I'm reading Vlademir A. Zorich's Mathmatical Analysis I, meeting exercise question as following:

  1. a) A set $S \subset X$ is stable with respect to a mapping $f:X \rightarrow X$ if $f(S) \subset S$. Describe the sets that are stable with respect to a shift of the plane by a given vector lying in the plane.

    b) A set $I \subset X$ is invariant with respect to a mapping $f:X \rightarrow X$ if $f(I)=I$. Describe the sets that are invariant with respect to rotation of the plane about a fixed point.

    c) A point $p \in X$ is a fixed point of a mapping $f:X \rightarrow X$ if $f(p)=p$. Verify that any composition of a shift, a rotation, and a similarity transformation of the plane has a fixed point, provided the coefficient of the similarity transformation is less than 1.

    d) Regarding the Galilean and Lorentz transformation as mappings of the plane into itself for which the point with coordinates $(x,t)$ maps to the point with coordinates $(x',t')$, find the invariant sets of those transformations.

For sub-question a): I try to describe the stable sets of shift transformation as union sets looking like $\cup A_i$, where $A_i=\{p_i, f(p_i), f^2(p_i), f^3(p_i), ..., f^n(p_i),...\}$, $p_i$ is (arbitrary) point in the plane $X$ and $f$ denotes the shift transformation. In other words, a stable set of the shift transformation is a set of series of points, each of them consists of an initial point $p_i$ and all the points can be made by shifting $p_i$. But I think it is tedious and a bit ambiguous, and I find it difficult to describe the invariant set of the shift by this way. Will there be a clearer description? And how can I distinguish the invariant set from the stable set of the shift transformation?

For sub-question b) and d): I think the answer to b) is simply any set centrosymmetric with respect to the fixed point and the rotation angle. But when I turning to sub-question d), soon I failed to point out the invariant sets for those two transformations. What should I start with to consider this sub-question? Will there be a way to find the invariant set for an arbitrary linear transformation in $\mathbb{R^2}$?

I have no trouble with sub-question c), through it has been asked in this website(Fixed point in plane transformation.). This makes me confused: am I actually get something totally wrong and those questions are quite trivial?

My English may be somehow strange. I hope this won't make my question unclear.

  • $\begingroup$ Haven't you asked such a question before? It sounds familiar. Ah yes, here it is… I think it would have been better to edit and undelete that one, but never mind. $\endgroup$ – MvG Aug 31 '15 at 10:07
  • $\begingroup$ @MvG Thank you for your suggestion...and would you have some idea on this question? I'm still stucking yet... $\endgroup$ – Asydot Aug 31 '15 at 10:14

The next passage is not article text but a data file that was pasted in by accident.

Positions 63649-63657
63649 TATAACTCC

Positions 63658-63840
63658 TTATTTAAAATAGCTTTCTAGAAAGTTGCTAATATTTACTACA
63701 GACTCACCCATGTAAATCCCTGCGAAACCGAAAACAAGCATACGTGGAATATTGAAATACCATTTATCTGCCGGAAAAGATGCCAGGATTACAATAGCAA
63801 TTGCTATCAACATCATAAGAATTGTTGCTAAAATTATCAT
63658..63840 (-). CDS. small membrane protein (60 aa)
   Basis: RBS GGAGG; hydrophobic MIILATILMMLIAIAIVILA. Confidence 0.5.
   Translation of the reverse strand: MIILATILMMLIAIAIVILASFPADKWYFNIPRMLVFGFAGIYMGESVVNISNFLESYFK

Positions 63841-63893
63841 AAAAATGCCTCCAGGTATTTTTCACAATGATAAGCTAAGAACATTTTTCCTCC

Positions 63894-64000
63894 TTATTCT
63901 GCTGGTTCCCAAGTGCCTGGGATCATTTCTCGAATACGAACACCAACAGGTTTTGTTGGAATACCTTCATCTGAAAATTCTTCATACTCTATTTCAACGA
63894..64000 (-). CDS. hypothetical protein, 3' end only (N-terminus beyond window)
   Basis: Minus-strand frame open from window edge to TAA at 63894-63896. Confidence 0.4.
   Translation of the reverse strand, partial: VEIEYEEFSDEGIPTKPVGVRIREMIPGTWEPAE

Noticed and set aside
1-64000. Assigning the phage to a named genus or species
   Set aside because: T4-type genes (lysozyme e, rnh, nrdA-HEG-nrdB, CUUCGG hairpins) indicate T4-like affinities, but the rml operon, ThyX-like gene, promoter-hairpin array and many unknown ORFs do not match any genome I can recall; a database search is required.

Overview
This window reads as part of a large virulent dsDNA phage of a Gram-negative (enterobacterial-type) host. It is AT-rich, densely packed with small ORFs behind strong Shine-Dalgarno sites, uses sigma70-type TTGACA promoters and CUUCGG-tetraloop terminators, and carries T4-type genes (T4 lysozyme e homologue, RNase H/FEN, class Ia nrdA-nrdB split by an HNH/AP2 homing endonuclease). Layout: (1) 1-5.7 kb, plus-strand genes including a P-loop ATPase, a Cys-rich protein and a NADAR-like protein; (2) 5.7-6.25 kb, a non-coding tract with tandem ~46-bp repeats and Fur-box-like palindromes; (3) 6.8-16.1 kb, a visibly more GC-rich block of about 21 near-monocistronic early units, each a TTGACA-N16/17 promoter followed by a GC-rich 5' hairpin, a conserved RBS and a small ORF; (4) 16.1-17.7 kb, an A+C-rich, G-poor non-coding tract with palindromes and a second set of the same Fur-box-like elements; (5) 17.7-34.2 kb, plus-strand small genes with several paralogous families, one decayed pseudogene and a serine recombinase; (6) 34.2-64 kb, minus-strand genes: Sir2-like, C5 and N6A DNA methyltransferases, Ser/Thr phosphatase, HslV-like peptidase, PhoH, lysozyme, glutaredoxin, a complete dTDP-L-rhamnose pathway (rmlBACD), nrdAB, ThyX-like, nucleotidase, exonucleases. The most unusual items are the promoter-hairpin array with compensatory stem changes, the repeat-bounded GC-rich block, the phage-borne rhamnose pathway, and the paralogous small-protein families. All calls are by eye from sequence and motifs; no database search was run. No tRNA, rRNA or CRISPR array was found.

I think you nicely understoof the minimal stable sets for a), i.e. the sets $A_i$ from which you can not remove anything if you want to keep it stable. It is possible to describe some unions of such sets nicely, but if you want to describe all stable sets, you have to go to that level you used.

What's the difference between stable and invariant? With a stable set you can have an application of $f$ remove points (i.e. $x\in S$ but $x\not\in f(S)$), while for an invariant set this cannot happen. Which means that an invariant set is also stable under $f^{-1}$, at least if such an operation is well-defined as it is here. That's because $x\in f(S)$ is equivalent to $f^{-1}(x)\in S$ in that case. Combine that with your previous intuition and you have the invariant sets.

I think b) is a bit unclear: are you to describe sets invariant under a single given rotation about that fixed point, or invariant under all the possible rotations around it? The formalism you have (with just a single function $f$) suggests the former. Which makes the situation very similar to a). You might want to distinguish cases where the angle of rotation is a rational multipple of $\pi$, so you eventually end up where you started, from those where this is not the case. The latter would require quite a bit of number theory, I think, at least if you want to again describe minimal sets, as opposed to some unions of these which can be described nicely.

I agree that c) is the easiest of these questions, so it's no surprise that you solved that easier than the others. Computing fixed points will in general be easier than computing stable or fixed sets, simply because the former have just a single point as answer, while the latter could be point sets of pretty much arbitrary shape. The definition with the $A_i$ you gave at the beginning of your question is about as general as you can get here, I think. Unless you know more about the transformation in question.

I have a hunch about what kinds of invariant sets they'd expect for d). If so, then it's not the minimal ones, or at least not neccessarily so. Think about it this way: what physically relevant substructure stays the same under all these transformations? If I'm right, and they don't neccessarily want minimality here, then there is a good chance that questions a) and b) should also not be answered by describing all the sets with the given property, but instead some (non-minimal unions) which are easy to describe and visualize geometrically. I think the question isn't clear, though, so if you want to play it safe, do both: give the minimal sets as you did, but also characterize some nice unions of these.


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